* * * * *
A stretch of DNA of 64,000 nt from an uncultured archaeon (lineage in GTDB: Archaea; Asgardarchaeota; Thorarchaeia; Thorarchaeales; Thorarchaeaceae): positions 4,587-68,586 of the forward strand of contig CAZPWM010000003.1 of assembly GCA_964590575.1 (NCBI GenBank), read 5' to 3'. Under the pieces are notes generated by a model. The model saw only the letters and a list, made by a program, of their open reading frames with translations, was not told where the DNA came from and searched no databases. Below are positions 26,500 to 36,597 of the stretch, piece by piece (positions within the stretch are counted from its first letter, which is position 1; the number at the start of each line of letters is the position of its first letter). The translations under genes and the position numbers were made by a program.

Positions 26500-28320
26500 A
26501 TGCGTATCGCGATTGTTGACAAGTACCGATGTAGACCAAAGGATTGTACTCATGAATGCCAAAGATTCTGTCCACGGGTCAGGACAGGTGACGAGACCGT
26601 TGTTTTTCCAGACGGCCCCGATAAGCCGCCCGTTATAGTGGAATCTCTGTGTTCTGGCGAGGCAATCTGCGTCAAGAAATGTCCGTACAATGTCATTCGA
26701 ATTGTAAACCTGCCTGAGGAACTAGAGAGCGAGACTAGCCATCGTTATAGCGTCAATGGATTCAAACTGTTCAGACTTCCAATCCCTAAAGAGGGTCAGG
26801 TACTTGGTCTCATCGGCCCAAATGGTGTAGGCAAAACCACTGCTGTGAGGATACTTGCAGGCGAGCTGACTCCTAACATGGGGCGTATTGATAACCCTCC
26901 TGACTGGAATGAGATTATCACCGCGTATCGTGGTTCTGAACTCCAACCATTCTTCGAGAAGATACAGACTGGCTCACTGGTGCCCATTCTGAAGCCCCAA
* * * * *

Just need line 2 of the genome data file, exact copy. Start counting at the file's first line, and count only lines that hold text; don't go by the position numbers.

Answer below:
Positions 26500-28320